Measures of treatment effect
We will express results as RRs with 95% confidence intervals (CIs) for dichotomous outcomes. For time to event data, we will use the HR if possible. For continuous outcomes we will calculate mean differences (MDs) with 95% CIs.
Dealing with missing data
In case outcome data are missing, we will contact trial authors and request for further information related to their study.
Assessment of heterogeneity
We will evaluate the presence of clinical heterogeneity by comparing the participants' characteristics and the methodology across studies (Data synthesis). We will assess statistical heterogeneity by visual inspection of the forest plots along with consideration of the test for heterogeneity and the I
Assessment of reporting biases
If more than 10 included studies are available, we will use funnel plots to assess the potential for small study effects such as publication bias. .
For statistical analyses we will use Review Manager 2013.
We will combine results of studies that are clinically homogeneous. For dichotomous outcomes, we will pool the RR; for time-to-event data, we will pool HRs using the generic inverse variance method; for continuous outcomes, we will pool MDs if all studies measured the outcome on the same scale, otherwise standardised mean differences (SMDs) will be pooled.
In case studies contain multiple treatment groups, we will divide the 'shared' comparison group into the number of treatment groups and comparisons between each treatment group and the split comparison group will be treated as independent comparisons.
We will use the randomeffects model with inverse variance weighting for all meta-analyses (DerSimonian 1986).
If meta-analysis is not possible, we will summarise the results qualitatively.
Subgroup analysis and investigation of heterogeneity
We will conduct subgroup analyses to investigate possible differences between groups. We will consider factors such as age, stage, type of intervention and length of follow-up in interpreting any heterogeneity.
We will perform sensitivity analyses by excluding studies at high risk of bias and studies with more than 10% missing outcome data.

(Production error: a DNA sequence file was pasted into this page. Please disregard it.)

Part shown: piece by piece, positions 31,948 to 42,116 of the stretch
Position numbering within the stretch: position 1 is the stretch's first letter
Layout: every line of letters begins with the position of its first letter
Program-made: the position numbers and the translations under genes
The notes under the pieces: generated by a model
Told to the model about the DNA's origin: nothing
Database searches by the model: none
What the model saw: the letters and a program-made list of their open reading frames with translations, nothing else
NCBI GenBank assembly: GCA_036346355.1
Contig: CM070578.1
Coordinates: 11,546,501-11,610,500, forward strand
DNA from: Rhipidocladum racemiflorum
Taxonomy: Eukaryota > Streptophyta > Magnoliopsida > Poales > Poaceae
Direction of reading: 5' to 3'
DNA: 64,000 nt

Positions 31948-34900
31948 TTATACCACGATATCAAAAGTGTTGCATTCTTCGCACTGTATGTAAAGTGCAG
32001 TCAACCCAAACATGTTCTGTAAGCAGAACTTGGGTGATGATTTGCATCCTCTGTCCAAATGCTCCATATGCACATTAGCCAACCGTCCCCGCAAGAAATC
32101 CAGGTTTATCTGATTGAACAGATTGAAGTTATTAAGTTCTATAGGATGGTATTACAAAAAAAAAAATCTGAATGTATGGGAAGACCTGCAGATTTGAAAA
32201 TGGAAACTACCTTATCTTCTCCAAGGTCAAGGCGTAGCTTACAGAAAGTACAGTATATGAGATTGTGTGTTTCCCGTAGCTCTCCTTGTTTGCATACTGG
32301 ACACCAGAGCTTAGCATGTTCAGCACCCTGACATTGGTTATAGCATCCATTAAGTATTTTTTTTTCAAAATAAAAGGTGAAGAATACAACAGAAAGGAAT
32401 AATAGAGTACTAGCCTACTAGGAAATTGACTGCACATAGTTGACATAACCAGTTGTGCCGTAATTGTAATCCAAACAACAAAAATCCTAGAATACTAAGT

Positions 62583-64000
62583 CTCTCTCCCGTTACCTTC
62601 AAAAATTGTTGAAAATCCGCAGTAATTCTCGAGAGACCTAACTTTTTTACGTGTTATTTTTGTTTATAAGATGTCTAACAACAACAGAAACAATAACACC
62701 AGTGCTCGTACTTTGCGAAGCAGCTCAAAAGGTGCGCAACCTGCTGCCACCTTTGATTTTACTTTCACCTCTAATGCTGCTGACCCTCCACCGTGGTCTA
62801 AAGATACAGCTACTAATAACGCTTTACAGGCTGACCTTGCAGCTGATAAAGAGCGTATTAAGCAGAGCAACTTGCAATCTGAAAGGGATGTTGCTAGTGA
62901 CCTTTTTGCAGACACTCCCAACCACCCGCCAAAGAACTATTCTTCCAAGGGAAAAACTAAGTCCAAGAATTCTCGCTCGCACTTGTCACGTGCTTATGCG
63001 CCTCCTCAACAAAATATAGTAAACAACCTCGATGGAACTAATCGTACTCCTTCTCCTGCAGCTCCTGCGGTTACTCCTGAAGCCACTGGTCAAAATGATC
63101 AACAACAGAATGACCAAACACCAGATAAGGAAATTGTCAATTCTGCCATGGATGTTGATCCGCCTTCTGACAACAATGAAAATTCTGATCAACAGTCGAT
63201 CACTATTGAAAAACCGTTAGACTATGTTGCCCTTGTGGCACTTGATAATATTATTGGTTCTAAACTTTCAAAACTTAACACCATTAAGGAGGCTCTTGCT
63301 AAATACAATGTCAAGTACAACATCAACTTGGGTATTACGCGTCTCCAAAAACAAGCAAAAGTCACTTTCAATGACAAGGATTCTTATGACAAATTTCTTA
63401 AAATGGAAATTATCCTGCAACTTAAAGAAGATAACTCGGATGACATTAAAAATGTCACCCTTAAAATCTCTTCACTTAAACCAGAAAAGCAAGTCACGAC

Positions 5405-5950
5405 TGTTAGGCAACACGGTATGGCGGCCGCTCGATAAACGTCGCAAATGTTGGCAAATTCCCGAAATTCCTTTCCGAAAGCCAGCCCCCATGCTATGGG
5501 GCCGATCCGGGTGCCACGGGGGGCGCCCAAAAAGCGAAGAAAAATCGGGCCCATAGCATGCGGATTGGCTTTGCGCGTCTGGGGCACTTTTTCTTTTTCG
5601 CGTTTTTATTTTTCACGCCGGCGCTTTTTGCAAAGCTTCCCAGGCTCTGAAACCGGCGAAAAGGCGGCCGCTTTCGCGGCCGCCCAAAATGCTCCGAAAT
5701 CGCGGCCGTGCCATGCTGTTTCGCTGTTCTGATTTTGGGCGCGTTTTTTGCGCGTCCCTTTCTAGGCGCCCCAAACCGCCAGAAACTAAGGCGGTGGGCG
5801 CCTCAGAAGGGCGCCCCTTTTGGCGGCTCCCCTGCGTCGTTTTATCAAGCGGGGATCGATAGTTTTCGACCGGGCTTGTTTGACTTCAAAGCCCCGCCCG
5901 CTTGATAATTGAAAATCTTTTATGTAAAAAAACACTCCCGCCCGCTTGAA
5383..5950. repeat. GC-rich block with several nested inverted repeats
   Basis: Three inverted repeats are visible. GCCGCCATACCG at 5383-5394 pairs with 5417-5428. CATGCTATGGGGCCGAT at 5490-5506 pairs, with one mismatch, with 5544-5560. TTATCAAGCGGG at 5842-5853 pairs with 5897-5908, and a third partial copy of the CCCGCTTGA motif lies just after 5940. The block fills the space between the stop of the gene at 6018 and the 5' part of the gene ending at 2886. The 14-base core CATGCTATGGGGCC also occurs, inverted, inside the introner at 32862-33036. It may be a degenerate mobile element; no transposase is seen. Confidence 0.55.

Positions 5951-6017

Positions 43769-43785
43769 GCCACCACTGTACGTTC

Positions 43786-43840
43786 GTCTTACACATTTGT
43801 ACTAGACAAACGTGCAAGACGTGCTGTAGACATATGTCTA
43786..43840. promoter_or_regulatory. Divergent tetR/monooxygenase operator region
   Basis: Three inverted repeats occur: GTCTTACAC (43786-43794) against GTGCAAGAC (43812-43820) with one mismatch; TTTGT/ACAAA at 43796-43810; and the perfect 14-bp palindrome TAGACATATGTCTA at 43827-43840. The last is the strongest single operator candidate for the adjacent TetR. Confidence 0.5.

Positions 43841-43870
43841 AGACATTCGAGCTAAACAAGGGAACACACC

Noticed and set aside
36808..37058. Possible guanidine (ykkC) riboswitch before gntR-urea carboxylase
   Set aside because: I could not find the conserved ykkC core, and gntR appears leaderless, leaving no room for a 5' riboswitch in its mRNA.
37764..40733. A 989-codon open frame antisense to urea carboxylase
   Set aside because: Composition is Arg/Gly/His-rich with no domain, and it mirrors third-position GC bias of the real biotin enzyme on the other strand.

We would like to thank the Cochrane Gynaecological and Orphan Cancer Review Group for the advice and support that they have provided, in particular Clare Jess, Managing Editor and Jane Hayes Information Manager/TSC. Also we would like to thank the peer reviewers: Mario Cruciani; Ruth Payne; Karen Moody and Arno Mank.
The original protocol for this review was designed and written by Ting Wang, Lili Luo, Taixiang Wu, Qinghua Zhou and published in December 2010. In 2013, the Review Group asked us to take over this protocol and prepare the review after multiple attempts (both by the CRG and us) to contact the original authors had failed. We are much indebted to the original author team for their preparation of the protocol.
The National Institute for Health Research (NIHR) is the largest single funder of the Cochrane Gynaecological Cancer Group. The views and opinions expressed therein are those of the authors and do not necessarily reflect those of the NIHR, NHS or the Department of Health.
Appendix 1. MEDLINE (Ovid) search strategy
1 exp Neoplasms/
2 (neoplasm* or cancer* or tumor* or tumour* or malignan* or carcinom*).mp.
3 1 or 2
4 exp Diarrhea/
8 6 or 4 or 7 or 5
9 exp Probiotics/
13 exp Lactobacillus/
17 saccharomyces boulardii.mp.
18 9 or 10 or 11 or 12 or 13 or 14 or 15 or 16 or 17
19 3 and 8 and 18
21 controlled clinical trial.pt.
24 drug therapy.fs.
28 20 or 21 or 22 or 23 or 24 or 25 or 26 or 27
29 19 and 28
mp=title, original title, abstract, name of substance word, subject heading word, unique identifier; pt=publication type; ab=abstract; fs=floating subheading
Protocol first published: Issue 11, 2010
Contributions of authors
Review protocol amendment:
Amending the protocol: Rob Scholten, Pauline Heus, Fleur van de Wetering
Commented on draft protocol: Leen Verleye, Geertjan van Tienhoven
Original author team:
Conceiving the review idea Ting Wang, Qinghua Zhou
Designing the review. Qinghua Zhou
Writing the protocol: Ting Wang, Qinghua Zhou
Designing search strategies:Ting Wang, Lili Luo with assistance from Jane Hayes of the CGCRG
Providing a methodological perspective: Taixiang Wu, Qinghua Zhou
Coordinating the review: Qinghua Zhou,Ting Wang
Declarations of interest
Sources of support
- None, Not specified.
- The Belgian Health Care Knowledge Centre (KCE), Belgium.The Belgian Health Care Knowledge Centre (KCE) commissioned and supported a series of systematic reviews for the guideline "Supportive treatment for cancer. Part 2: prevention and treatment of adverse events related to chemotherapy and/or radiotherapy for adults with cancer". This protocol was one of the research questions of this guideline.